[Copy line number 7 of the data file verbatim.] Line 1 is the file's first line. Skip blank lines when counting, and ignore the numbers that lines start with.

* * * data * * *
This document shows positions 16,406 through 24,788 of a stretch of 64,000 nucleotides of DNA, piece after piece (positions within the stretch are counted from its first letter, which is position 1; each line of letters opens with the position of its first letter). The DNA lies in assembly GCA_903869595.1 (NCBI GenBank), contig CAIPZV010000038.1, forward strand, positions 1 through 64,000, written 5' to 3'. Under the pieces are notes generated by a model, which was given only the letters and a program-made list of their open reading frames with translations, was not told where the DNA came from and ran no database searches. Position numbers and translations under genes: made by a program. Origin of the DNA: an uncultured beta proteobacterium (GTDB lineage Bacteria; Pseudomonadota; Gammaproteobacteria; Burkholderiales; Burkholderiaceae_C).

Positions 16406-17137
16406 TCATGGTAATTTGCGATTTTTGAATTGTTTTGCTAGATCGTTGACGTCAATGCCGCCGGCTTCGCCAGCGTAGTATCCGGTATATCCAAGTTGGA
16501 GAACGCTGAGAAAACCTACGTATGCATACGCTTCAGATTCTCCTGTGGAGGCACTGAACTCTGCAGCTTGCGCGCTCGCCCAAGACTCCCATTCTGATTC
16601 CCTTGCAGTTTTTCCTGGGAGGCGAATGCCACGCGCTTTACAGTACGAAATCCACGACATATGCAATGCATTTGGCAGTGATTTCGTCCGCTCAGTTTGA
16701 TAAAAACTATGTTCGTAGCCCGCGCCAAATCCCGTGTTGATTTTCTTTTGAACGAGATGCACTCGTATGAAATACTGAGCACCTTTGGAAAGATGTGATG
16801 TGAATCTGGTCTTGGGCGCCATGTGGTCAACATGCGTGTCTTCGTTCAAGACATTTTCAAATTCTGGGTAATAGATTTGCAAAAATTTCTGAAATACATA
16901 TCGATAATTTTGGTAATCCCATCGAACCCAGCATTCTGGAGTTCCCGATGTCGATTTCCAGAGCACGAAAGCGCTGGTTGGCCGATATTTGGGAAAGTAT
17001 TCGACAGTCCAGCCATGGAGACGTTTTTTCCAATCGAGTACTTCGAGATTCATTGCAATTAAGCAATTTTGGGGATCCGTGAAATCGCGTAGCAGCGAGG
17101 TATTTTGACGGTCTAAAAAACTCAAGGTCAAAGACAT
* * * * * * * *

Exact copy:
16801 TGAATCTGGTCTTGGGCGCCATGTGGTCAACATGCGTGTCTTCGTTCAAGACATTTTCAAATTCTGGGTAATAGATTTGCAAAAATTTCTGAAATACATA